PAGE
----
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Serum procalcitonin for the early recognition of nosocomial infection in the critically ill patients: a preliminary report

Pierre Emmanuel Charles1*, Emmanuel Kus1, Serge AHO2, Sébastien Prin1, Jean-Marc Doise1, Nils-Olivier Olsson3, Bernard Blettery1 and Jean-Pierre Quenot1

Author Affiliations

1 Service de Réanimation Médicale, Hôpital Le Bocage, CHU de DIJON, France

2 Service d'Epidémiologie et d'Hygiène Hospitalière, Hôpital Le Bocage, CHU de DIJON, France

3 Laboratoire d'Immunologie, Hôpital Le Bocage, CHU de DIJON, France

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BMC Infectious Diseases 2009, 9:49  doi:10.1186/1471-2334-9-49

Published: 22 April 2009



The usefulness of procalcitonin (PCT) measurement in critically ill medical patients with suspected nosocomial infection is unclear. The aim of the study was to assess PCT value for the early diagnosis of bacterial nosocomial infection in selected critically ill patients.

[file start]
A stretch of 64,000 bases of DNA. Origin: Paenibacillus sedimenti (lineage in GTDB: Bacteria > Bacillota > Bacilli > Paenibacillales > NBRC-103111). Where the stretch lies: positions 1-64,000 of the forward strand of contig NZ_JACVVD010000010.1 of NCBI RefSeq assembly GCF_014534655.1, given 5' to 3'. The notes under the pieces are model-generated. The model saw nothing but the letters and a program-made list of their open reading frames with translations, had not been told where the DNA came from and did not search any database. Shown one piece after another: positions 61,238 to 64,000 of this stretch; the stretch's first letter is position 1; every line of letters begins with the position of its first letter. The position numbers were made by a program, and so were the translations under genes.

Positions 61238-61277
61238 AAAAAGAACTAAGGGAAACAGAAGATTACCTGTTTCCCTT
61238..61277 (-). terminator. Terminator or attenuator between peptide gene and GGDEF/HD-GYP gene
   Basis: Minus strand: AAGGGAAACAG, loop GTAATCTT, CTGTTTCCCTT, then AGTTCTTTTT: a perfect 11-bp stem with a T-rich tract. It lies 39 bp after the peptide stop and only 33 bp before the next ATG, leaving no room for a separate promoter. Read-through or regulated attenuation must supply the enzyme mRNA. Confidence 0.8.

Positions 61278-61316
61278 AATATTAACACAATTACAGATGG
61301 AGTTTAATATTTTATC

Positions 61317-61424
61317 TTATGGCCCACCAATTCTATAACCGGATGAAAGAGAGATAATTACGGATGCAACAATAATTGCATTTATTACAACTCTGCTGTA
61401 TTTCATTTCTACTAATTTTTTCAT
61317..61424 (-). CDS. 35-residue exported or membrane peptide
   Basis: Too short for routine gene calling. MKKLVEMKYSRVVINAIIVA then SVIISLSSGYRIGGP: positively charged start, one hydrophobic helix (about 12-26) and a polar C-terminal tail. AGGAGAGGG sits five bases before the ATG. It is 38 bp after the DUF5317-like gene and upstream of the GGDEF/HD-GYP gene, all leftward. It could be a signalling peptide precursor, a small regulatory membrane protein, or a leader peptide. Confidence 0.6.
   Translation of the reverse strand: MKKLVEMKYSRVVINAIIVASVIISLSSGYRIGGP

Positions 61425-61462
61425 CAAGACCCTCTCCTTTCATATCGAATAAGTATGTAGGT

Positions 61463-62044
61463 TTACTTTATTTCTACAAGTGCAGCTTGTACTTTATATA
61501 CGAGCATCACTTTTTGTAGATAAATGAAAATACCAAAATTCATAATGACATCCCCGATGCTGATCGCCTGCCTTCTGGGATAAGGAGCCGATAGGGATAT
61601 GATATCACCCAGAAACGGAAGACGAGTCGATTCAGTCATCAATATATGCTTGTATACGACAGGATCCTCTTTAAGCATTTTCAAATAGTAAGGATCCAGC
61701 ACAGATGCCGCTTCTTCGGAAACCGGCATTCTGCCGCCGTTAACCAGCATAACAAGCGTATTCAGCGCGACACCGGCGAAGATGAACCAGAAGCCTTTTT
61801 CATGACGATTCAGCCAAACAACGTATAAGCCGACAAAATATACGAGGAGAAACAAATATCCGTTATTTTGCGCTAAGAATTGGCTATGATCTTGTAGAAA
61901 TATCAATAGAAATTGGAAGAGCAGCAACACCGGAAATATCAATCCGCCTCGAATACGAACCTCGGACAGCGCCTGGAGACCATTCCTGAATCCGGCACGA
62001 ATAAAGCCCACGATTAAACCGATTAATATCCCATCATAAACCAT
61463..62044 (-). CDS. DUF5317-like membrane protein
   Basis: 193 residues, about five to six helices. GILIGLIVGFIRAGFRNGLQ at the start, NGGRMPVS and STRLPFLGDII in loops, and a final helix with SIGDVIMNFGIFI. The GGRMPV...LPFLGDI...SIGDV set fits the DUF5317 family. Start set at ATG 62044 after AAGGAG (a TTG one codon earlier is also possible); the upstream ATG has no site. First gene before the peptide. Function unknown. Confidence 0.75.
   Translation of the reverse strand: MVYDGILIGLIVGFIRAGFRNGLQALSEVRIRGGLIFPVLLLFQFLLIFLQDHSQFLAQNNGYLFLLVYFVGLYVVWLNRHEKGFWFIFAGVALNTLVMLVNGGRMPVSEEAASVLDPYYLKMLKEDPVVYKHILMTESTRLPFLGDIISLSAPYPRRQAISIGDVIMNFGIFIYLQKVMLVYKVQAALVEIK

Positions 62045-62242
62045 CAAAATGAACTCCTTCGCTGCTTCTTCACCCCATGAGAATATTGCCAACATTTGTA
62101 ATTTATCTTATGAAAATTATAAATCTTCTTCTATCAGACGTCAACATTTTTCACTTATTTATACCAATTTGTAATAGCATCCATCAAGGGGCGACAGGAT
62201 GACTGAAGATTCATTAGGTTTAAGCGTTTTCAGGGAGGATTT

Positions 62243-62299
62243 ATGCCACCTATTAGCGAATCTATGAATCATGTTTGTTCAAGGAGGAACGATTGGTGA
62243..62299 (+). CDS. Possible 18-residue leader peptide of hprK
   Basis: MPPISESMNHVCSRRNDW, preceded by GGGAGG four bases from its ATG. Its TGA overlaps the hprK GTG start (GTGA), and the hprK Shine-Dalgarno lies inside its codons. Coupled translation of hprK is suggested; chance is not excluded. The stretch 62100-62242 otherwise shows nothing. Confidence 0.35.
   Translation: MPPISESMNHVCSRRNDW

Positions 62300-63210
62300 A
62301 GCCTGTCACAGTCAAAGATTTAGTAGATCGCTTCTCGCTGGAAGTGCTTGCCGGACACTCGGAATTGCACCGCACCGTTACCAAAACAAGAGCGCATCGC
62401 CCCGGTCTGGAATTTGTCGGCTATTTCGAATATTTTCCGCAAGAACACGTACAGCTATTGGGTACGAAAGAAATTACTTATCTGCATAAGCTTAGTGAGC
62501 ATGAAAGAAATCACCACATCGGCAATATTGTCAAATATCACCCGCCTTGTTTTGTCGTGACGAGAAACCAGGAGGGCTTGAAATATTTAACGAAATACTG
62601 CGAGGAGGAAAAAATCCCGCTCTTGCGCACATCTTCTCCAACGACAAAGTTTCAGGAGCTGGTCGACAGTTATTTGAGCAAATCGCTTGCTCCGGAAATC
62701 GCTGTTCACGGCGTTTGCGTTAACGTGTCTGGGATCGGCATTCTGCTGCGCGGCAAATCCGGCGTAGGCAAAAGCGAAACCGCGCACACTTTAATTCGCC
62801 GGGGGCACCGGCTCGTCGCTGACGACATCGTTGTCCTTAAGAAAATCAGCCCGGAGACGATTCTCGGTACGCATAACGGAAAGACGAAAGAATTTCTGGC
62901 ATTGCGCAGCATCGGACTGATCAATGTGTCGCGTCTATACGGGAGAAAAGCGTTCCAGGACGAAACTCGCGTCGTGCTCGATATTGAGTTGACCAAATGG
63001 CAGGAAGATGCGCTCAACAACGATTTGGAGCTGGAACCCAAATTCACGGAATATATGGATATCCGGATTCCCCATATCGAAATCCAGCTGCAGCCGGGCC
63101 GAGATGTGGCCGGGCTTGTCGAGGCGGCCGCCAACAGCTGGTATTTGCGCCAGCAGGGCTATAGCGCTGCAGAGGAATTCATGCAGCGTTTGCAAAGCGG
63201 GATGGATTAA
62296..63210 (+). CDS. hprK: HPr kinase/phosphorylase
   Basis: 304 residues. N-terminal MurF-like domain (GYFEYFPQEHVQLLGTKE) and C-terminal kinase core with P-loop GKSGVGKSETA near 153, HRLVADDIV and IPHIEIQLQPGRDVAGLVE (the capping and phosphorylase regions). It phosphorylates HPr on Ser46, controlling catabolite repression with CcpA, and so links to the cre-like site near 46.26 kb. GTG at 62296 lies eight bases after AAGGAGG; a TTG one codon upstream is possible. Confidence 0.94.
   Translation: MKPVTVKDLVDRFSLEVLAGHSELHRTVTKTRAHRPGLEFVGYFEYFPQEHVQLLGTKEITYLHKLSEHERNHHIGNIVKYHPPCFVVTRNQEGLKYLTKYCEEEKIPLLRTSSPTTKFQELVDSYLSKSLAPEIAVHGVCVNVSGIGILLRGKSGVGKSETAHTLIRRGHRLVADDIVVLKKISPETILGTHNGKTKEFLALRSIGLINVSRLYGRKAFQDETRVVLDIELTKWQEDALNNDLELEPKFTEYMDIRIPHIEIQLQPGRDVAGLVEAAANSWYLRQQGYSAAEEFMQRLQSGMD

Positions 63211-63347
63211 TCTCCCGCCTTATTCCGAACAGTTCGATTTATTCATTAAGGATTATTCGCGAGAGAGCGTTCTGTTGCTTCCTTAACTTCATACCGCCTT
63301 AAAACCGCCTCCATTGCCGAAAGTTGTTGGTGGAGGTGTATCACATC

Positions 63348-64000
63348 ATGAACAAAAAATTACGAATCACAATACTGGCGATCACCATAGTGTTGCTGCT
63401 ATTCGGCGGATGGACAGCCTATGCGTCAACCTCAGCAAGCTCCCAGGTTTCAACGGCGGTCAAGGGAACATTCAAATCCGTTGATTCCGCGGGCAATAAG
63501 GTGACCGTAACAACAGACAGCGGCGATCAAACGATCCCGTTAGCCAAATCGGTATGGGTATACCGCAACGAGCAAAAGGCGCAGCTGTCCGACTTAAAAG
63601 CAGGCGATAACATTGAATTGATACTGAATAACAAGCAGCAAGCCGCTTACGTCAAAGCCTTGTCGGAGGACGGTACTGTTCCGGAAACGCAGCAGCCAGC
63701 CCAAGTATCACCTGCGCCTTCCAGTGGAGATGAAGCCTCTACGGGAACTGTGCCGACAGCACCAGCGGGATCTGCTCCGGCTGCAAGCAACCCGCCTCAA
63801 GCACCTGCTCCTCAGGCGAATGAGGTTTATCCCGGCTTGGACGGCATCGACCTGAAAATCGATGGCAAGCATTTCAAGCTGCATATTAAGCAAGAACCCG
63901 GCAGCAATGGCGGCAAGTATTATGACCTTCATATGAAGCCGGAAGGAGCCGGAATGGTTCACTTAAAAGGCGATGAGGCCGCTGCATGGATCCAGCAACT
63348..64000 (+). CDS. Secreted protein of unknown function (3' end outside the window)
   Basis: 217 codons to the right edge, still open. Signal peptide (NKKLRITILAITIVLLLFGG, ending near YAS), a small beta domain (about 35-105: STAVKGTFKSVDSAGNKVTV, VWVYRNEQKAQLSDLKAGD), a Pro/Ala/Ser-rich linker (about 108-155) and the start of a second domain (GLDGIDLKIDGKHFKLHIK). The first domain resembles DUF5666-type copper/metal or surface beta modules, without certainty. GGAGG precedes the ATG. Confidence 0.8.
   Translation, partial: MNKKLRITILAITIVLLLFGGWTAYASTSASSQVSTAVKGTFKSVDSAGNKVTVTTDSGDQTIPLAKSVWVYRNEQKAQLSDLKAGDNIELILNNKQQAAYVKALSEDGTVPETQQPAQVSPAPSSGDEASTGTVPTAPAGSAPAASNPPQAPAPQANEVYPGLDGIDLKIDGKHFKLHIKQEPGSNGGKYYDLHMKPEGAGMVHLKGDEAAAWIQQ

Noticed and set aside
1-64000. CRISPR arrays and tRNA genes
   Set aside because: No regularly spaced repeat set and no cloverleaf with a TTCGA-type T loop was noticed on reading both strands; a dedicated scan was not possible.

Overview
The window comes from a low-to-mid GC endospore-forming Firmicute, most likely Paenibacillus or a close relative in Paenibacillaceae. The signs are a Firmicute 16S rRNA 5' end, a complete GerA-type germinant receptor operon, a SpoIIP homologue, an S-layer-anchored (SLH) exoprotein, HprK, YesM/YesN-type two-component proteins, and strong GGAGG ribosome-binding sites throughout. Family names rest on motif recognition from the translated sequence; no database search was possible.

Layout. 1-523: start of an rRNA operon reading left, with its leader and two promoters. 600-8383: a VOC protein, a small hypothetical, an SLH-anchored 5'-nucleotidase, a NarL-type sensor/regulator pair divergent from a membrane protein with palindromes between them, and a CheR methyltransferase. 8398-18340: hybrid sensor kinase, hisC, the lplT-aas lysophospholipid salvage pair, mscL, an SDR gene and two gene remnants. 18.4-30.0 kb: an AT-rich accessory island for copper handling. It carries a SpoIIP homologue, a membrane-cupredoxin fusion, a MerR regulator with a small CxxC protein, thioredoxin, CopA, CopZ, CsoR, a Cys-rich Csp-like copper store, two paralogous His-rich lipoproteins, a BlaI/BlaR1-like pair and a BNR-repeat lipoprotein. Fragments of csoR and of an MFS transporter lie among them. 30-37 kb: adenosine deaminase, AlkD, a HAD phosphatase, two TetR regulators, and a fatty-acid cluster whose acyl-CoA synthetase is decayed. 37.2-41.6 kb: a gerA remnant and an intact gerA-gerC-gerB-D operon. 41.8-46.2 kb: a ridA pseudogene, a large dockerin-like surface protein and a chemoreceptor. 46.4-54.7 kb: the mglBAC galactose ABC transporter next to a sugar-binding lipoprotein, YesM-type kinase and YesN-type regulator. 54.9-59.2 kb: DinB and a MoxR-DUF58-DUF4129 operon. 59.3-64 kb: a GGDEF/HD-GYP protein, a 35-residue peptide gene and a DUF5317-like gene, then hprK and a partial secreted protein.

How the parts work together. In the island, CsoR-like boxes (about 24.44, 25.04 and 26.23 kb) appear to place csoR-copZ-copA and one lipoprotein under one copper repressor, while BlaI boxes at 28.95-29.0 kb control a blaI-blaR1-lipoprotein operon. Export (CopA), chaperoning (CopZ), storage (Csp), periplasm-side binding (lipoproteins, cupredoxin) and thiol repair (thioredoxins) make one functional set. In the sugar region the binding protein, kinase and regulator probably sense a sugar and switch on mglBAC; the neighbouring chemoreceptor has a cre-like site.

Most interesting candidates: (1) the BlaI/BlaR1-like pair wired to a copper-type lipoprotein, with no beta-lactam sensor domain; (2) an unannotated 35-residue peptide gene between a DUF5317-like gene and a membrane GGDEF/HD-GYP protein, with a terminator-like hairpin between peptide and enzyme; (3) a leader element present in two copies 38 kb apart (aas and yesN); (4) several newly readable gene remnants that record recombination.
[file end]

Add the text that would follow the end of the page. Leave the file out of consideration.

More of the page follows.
An observational cohort study in a 15-bed intensive care unit was performed. Seventy patients with either proven (n = 47) or clinically suspected but not confirmed (n = 23) nosocomial infection were included. Procalcitonin measurements were obtained the day when the infection was suspected (D0) and at least one time within the 3 previous days (D-3 to D0). Patients with proven infection were compared to those without. The diagnostic value of PCT on D0 was determined through the construction of the corresponding receiver operating characteristic (ROC) curve. In addition, the predictive value of PCT variations preceding the clinical suspicion of infection was assessed.


PCT on D0 was the best predictor of proven infection in this population of ICU patients with a clinical suspicion of infection (AUROCC = 0.80; 95% CI, 0.68–0.91). Thus, a cut-off value of 0.44 ng/mL provides sensitivity and specificity of 65.2% and 83.0%, respectively. Procalcitonin variation between D-1 and D0 was calculated in 45 patients and was also found to be predictive of nosocomial infection (AUROCC = 0.89; 95% CI, 0.79–0.98) with a 100% positive predictive value if the +0.26 ng/mL threshold value was applied. Comparable results were obtained when PCT variation between D-2 and D0, or D-3 and D0 were considered. In contrast, CRP elevation, leukocyte count and fever had a poor predictive value in our population.


PCT monitoring could be helpful in the early diagnosis of nosocomial infection in the ICU. Both absolute values and variations should be considered and evaluated in further studies.